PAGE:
On August 19, the European Securities and Markets Authority (“ESMA”) announced the publication of its response to a consultation on the European Commission’s (the “Commission”) proposals to amend the regime for the provision of “third country” (meaning non-EU) benchmarks into the EU under the Benchmarks Regulation (“BMR”). The Commission’s consultation, which concluded on August 12, 2022, asked for views on whether the rules applicable to the use of benchmarks administered in a third country, which will fully enter into application in January 2024, are fit for purpose and if not, how should the BMR’s third country regime be amended. The BMR entered into force in January 2018, however the use of non-BMR compliant third country benchmarks in the EU is still permitted until December 31, 2023 under transitional arrangements.
In its response, ESMA states that its own research has found that there are 330 third country administrators providing benchmarks available to supervised entities in the EU, out of which 3% (i.e., 11) are already authorized to be used in the EU under one of the third country regimes (recognition or endorsement under the BMR). The response goes on to note that 20% of the 330 are exempted in accordance with the BMR’s scope provisions, while the remaining 77% of those third country administrators provide benchmarks that are not yet subject to the regulation. ESMA concludes that should “administrators not apply for recognition or endorsement before the expiration of the transitional period, hundreds of thousands of benchmarks will not be accessible anymore to EU supervised entities and thus for use in the EU, which could be detrimental to the functioning of the EU financial markets.”
ESMA expects that the larger third party administrators based in third countries would be willing to apply in the EU and that this would “include more likely the UK-based administrators, which were already subject to BMR before the UK left the EU.” However, ESMA expresses uncertainty that small or medium administrators would apply for recognition or endorsement before the expiration of the transition period. ESMA said that, in such a scenario, while the extent of the use of these benchmarks is not entirely clear, it was evident that EU supervised entities will no longer have access to the widest range of third country benchmarks.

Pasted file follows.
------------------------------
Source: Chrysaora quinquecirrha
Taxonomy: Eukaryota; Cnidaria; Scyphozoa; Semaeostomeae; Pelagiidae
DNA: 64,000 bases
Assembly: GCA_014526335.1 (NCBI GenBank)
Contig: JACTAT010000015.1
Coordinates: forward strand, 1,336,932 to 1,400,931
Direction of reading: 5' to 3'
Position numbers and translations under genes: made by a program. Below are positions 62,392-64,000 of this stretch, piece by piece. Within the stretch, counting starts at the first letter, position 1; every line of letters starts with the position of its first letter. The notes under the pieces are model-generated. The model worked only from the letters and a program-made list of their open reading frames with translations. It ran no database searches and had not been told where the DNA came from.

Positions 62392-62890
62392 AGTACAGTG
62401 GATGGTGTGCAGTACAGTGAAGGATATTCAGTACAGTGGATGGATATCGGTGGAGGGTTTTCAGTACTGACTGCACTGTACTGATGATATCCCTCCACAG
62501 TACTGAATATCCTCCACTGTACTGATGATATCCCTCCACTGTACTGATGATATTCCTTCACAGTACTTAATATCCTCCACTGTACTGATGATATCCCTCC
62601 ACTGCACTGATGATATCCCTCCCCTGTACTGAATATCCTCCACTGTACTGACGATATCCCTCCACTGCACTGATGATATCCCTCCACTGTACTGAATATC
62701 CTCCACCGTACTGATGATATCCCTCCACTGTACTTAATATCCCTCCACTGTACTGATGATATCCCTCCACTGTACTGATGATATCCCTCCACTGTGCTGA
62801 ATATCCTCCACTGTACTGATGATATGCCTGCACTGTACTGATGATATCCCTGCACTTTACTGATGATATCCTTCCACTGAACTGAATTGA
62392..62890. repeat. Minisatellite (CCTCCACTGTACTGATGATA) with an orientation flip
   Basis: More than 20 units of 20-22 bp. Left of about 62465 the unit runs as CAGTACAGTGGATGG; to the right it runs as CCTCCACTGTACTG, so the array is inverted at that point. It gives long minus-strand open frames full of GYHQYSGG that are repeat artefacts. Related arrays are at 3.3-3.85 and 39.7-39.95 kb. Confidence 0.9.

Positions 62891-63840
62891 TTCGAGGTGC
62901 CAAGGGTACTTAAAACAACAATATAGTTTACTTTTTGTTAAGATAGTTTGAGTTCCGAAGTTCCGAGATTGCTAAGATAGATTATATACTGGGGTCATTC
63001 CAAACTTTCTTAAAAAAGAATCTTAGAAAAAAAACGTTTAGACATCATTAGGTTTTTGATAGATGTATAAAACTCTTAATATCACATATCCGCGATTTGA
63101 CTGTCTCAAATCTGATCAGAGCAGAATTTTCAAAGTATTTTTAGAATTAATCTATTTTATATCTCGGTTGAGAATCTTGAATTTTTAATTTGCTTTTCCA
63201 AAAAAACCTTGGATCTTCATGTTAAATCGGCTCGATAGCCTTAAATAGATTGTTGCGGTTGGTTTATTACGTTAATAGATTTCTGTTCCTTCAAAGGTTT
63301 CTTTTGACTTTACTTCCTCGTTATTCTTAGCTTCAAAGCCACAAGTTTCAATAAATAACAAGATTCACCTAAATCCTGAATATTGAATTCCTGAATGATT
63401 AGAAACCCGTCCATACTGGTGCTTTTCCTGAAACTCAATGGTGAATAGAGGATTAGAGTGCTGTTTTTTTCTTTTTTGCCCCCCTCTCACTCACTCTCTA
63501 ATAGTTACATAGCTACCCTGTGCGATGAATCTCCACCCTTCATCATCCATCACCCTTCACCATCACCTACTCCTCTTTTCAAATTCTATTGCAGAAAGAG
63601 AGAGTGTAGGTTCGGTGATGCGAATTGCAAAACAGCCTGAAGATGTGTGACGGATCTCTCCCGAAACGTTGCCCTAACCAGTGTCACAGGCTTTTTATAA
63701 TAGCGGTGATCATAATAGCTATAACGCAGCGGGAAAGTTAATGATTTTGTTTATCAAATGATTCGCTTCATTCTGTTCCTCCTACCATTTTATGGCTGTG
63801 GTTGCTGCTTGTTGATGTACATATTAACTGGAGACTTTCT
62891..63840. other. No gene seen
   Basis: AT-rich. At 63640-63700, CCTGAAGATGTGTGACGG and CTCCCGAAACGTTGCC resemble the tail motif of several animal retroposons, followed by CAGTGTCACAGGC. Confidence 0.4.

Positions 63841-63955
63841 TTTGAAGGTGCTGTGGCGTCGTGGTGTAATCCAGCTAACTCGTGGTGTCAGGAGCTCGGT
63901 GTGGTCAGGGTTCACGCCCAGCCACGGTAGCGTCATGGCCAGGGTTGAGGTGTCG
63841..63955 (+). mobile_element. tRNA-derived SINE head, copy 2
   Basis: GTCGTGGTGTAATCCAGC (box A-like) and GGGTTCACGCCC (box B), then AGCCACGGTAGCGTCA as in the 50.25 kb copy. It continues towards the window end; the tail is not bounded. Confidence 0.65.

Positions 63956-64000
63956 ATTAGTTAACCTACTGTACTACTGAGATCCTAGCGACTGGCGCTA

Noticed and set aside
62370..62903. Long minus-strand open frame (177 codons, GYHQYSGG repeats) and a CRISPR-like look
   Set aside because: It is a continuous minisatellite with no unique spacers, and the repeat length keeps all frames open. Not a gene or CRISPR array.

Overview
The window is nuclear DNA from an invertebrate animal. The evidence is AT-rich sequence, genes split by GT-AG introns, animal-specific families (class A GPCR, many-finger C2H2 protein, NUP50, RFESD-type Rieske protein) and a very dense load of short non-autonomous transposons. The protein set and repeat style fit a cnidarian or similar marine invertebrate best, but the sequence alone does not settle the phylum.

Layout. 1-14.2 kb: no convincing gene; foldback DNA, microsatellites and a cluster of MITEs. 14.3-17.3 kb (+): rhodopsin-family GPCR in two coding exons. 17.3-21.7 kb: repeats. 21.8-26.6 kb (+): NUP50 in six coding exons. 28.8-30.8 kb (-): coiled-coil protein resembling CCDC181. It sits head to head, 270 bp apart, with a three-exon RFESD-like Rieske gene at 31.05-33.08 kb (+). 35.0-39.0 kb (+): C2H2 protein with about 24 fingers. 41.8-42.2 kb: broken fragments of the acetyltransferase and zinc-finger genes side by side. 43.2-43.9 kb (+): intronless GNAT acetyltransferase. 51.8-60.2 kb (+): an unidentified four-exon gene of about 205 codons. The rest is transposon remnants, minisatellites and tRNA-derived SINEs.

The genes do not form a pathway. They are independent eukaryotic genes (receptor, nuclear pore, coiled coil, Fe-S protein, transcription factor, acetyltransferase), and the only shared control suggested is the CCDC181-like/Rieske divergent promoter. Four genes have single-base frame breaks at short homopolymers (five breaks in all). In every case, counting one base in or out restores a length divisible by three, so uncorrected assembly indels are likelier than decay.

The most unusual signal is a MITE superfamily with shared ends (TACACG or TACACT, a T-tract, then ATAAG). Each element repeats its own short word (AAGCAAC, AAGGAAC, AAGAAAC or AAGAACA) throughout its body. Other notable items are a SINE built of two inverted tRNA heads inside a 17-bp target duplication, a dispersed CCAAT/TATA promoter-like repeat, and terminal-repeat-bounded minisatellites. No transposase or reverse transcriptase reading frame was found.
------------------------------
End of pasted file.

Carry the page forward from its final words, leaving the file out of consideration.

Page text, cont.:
The Commission’s consultation also requested views on a potential framework under which only certain third country benchmarks deemed “strategic” would remain subject to restrictions of use similar to the current rules. ESMA stated it was “somewhat in favour” of the proposal and that it would have been “totally in favour” if the level playing field between EU and third country administrators were ensured. ESMA also expressed the view that it should be the agency entrusted with supervision of “strategic” third country benchmarks.
ESMA are in agreement with the Commission that the creation of an EU ESG benchmark label would be a supporting tool against greenwashing and that sufficiently ambitious minimum standards for the methodology should be considered to offer reassurances as to the sustainability-related impact of such benchmarks.
ESMA suggested to the Commission that further analysis should be carried out to avoid unintended consequences if the legislation is amended. They offer the example that “to avoid excessive complexity of the regulatory framework, ESMA suggests reconsidering the several other categories of benchmarks currently identified by the BMR with the aim to simplify the regulatory framework.” Furthermore, ESMA stated that, in its view, the introduction of strategic benchmarks would render the two categories of “significant” and “non-significant”’ under the BMR unnecessary. However, as the “critical” benchmarks category is linked to additional BMR requirements, this category should be maintained.
The Commission’s consultation and the ESMA response reflect the fact that while BMR covers a wide range of benchmarks used by supervised entities in the EU, so far very few third country jurisdictions have followed a similar regulatory approach regarding the provision and use of benchmarks. When the Commission eventually proposes amendments to the third country regime in the BMR, it will be critical to strike a balance between minimizing the market impact of potentially removing the ability to permit EU institutions to use thousands of benchmarks administered in a third country, while not providing a competitive advantage to those third country administrators by exempting them from many or all of BMR requirements. The definition of a “strategic” benchmark will be a key part of this balancing act.